Population ecologist Paul Ehrlich to speak at Dodd Center (Released: 4/23/98)
by Renu Aldrich, Office of University Communications.
Storrs, Conn. -- Renowned ecologist Paul R. Ehrlich will share his controversial views on the relationship between overpopulation and environmental problems as part of Nature and the Environment, the Edwin Way Teale Lecture Series, next Tuesday at the University of Connecticut.
Ehrlich will speak on Betrayal of Science and Reason at 7:30 p.m. at the Dodd Centers Konover Auditorium. He and his wife, Anne H. Ehrlich, co-authored Betrayal of Science and Reason: How Anti-Environmental Rhetoric Threatens Our Future (Island Press, 1996), chronicling the anti-environment movement.
Brownlash, as the Ehrlichs call backlash against environmental policies, is fueled by distortions of truth and disregard for scientific methodology and has gained credibility despite these inadequacies. In their latest book, the Ehrlichs debunk the anti-environment movements beliefs, which include notions such as population growth does not cause environmental damage and may be beneficial, and that humanity is on the verge of abolishing hunger.
Bing Professor of Population Studies and professor of biological sciences at Stanford University, Ehrlich has been a pioneer in making the public aware of the problems of overpopulation and in making the issues of population, resources, and the environment matters of public policy. He has written hundreds of scientific papers and more than 30 books, including The Population Explosion (Simon & Schuster, 1990).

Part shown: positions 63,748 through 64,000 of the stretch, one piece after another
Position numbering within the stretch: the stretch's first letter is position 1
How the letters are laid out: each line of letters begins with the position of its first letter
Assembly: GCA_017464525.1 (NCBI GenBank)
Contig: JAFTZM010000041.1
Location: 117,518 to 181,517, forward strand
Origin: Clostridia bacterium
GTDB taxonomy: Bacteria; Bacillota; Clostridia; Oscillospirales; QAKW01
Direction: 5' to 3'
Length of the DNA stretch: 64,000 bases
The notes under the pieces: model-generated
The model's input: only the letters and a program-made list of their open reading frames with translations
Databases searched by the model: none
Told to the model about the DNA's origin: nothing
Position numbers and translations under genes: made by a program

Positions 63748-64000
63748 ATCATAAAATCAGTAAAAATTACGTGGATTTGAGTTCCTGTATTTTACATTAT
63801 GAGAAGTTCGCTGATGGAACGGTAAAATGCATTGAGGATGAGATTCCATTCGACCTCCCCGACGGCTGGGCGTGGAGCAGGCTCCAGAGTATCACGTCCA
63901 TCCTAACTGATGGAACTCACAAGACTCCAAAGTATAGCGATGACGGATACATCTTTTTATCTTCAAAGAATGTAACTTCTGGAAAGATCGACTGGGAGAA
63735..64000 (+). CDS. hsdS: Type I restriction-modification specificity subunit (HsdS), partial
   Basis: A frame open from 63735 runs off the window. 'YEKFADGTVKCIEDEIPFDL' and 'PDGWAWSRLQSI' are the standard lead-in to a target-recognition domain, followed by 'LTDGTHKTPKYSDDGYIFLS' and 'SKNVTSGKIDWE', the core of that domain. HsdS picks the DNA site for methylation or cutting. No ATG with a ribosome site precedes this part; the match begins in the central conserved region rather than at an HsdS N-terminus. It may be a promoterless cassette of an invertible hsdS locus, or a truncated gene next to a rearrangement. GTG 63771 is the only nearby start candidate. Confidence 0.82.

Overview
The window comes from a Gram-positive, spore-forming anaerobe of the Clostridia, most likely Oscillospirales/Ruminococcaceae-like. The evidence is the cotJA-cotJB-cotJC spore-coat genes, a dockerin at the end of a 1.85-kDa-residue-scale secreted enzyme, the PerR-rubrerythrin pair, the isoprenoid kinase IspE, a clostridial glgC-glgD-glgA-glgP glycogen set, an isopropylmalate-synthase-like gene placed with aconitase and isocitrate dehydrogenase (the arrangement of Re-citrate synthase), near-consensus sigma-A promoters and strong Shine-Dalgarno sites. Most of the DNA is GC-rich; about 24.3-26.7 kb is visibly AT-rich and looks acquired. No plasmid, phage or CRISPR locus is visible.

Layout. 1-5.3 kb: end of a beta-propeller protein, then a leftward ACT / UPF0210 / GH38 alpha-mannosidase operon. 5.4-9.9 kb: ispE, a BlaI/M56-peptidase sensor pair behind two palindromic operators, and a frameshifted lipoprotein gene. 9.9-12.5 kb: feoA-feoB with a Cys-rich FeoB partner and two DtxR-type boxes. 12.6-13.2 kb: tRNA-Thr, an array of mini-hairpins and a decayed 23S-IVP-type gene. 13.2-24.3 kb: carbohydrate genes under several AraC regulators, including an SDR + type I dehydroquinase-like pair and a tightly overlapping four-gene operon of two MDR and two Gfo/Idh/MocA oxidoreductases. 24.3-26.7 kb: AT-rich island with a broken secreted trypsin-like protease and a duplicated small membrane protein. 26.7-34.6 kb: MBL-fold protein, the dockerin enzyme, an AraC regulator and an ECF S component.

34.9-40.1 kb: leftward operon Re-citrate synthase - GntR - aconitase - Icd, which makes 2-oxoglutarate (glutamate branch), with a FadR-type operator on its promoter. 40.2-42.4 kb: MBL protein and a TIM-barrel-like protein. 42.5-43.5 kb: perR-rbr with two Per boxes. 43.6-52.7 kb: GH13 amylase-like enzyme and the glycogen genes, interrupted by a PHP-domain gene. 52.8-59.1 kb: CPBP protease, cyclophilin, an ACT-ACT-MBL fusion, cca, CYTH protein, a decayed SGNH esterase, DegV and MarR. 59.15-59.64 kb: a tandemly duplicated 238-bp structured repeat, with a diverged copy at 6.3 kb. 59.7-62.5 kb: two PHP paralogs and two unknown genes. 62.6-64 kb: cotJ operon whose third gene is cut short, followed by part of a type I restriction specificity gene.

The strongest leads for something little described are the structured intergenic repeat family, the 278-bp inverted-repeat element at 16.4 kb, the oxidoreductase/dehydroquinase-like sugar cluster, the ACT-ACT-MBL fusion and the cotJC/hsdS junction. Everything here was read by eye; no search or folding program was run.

Ehrlich is a fellow of the American Association for the Advancement of Science, the American Academy of Arts and Sciences, and the American Philosophical Society, and a member of the National Academy of Sciences. He is the recipient of the John Muir Award of the Sierra Club, the Gold Medal Award of the World Wildlife Fund International and a MacArthur Prize Fellowship. He received the Crafoord Prize of the Royal Swedish Academy of Sciences, which is given in lieu of a Nobel Prize in areas where the Nobel is not given, the Volvo Environmental Prize in 1993, and the United Nations' Sasakawa Environment Prize in 1994.
The 1997-1998 Nature and Environment Series is co-sponsored by The Thomas J. Dodd Research Center, The College of Liberal Arts and Sciences, The Graduate School, The Environmental Engineering Program, The Center for Conservation & Biodiversity, The Museum of Natural History and the departments of Ecology & Evolutionary Biology, Economics, English, Philosophy and Political Science.